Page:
MacKay to run for second term


First councillor to announce re-election plans

Cam MacKay will seek a second term on St. Albert’s city council, the first sitting councillor to announce another run for office.

MacKay announced Thursday he would run again. To date only Mayor Nolan Crouse has said he will run again.

Elected in 2010, MacKay said there are a few more issues he wants to tackle on council.

“I guess it comes down to if you think you can make a good impact for the community,” MacKay said. “I thought about that a bit and the answer is yes. I think back and ask if this is something I want to do again and the answer is yes.”

At 37, MacKay was the youngest member of the last council and made his mark as one of the most fiscally conservative members of council.

“Any kind of change in the system is not easy,” MacKay said he learned in his first term. “There’s a lot of vested interest in keeping things the same way it’s always been.”

MacKay says there are several issues he would like to see addressed, starting with revamping the city’s utility policy. MacKay has been a long-time proponent of ditching the 100-year utility model the city uses, which charges customers today for future utility capital purchases, in favour of using debt.

“I would prefer to see an all-borrowing model really because it allocates the cost to the person who is actually using it,” MacKay said, likening it to buying a house. “If I had to save the money up to buy a home we’d never be living in it.”

MacKay also wants to scrap the LRT functional alignment study approved by council in late 2012. The $500,000 study, which would look at where in St. Albert a future LRT line would run, isn’t needed because St. Albert is many decades removed from needing its own LRT line.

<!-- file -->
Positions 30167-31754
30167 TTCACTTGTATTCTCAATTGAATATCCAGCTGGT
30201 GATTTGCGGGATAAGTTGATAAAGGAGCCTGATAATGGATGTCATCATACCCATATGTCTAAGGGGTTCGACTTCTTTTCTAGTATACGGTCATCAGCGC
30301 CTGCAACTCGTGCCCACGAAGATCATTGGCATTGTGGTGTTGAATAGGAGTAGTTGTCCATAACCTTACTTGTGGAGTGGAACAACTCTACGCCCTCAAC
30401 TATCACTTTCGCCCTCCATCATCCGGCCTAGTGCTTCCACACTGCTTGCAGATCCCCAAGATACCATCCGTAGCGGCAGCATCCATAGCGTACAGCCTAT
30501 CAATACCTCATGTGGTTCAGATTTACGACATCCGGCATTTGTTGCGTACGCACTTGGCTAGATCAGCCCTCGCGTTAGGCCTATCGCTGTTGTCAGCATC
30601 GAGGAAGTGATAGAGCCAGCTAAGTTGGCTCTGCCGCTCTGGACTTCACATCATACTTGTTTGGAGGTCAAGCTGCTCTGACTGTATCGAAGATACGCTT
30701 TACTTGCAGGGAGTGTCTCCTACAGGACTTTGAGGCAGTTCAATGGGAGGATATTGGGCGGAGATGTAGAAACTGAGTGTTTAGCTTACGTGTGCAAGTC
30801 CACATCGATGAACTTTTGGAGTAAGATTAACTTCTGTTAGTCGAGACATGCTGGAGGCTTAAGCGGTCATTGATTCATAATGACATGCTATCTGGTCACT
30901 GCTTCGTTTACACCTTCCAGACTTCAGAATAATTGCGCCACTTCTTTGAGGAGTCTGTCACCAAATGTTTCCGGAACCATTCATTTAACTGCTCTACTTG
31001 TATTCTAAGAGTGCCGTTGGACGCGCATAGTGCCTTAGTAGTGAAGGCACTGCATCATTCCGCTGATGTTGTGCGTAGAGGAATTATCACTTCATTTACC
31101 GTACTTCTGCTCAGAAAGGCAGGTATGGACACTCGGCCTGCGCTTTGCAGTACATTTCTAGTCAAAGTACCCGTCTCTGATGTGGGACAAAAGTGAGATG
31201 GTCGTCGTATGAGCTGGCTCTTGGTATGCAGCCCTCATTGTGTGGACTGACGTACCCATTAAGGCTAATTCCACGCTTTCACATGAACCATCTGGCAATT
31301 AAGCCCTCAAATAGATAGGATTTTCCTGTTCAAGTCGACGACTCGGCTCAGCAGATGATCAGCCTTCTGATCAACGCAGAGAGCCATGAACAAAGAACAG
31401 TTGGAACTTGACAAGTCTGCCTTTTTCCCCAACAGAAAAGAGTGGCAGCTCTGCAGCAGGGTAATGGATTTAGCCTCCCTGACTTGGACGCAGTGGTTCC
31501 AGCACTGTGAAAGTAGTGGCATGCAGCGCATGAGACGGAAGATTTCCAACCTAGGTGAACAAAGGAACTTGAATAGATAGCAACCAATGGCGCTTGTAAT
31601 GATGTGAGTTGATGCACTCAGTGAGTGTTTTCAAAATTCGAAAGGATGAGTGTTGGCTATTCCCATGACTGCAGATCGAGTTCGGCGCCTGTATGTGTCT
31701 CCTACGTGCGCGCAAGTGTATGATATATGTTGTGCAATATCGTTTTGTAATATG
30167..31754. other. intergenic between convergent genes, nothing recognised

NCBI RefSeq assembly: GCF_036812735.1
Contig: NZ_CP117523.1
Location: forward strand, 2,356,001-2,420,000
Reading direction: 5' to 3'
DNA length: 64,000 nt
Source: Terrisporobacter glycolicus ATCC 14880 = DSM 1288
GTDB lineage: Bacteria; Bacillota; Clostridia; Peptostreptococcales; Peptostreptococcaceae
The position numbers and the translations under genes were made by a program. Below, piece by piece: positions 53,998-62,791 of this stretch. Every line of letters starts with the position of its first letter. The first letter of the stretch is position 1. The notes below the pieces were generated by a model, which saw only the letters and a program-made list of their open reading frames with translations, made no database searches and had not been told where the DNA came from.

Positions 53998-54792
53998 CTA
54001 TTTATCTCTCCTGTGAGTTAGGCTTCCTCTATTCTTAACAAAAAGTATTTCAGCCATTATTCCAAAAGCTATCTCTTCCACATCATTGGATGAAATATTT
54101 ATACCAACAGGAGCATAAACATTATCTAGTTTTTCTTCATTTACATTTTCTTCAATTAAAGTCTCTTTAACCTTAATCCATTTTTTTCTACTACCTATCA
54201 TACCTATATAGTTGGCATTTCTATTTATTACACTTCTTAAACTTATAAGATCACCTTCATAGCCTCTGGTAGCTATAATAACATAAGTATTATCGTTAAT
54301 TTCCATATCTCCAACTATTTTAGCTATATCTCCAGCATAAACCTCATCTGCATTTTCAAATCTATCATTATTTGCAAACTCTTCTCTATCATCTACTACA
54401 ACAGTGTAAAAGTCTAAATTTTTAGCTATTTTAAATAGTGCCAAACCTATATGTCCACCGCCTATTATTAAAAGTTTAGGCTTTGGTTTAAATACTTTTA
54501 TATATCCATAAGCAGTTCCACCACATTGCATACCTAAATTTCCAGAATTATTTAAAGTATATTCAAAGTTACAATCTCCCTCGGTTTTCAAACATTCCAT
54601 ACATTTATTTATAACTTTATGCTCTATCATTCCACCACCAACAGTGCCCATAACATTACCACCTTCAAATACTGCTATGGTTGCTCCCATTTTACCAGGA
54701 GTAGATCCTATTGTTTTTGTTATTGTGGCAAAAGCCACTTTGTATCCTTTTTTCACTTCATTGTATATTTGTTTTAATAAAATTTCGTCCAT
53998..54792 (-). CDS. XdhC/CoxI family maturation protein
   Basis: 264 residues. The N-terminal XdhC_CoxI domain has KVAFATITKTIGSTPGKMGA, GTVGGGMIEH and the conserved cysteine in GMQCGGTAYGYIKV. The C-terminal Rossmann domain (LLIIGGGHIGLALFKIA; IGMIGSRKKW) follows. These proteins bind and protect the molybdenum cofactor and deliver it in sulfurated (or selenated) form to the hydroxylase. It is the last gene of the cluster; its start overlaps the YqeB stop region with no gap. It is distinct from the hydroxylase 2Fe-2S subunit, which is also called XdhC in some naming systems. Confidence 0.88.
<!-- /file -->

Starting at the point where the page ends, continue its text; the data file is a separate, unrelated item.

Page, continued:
“There are so many people in the community I’ve spoken to that have question marks about this,” MacKay said. “I have question marks too. I don’t see how a city our size can support LRT.”

MacKay wants a return to weekly garbage pick-up, and also wants to see organics collected only once a month in the winter, items that could be debated when the waste contract is up for renewal in 2014.

He continues, unlike other members of council, to maintain St. Albert has no need for full-time councillors, saying councillors should be expected to volunteer some of their hours.

But he also wants the public to have more of a say in the city’s affairs. He said he will include in his campaign a proposal floated earlier this year to explore allowing members of the public to somehow vote on council matters in real-time. He shelved the proposal, saying he first wanted to hear more from the public. Most other members of council at the time weren’t supportive of the idea.

“I’m hoping we get a different council with a bit more of an open mind on that topic,” MacKay said. “I’ve just always thought there are two ways these advances in technology can go – we can use them to empower the public or carry on with the same system we’ve got.”

MacKay also wants to see the return of a city planning commission.

The 2013 municipal election will be held Oct. 21.


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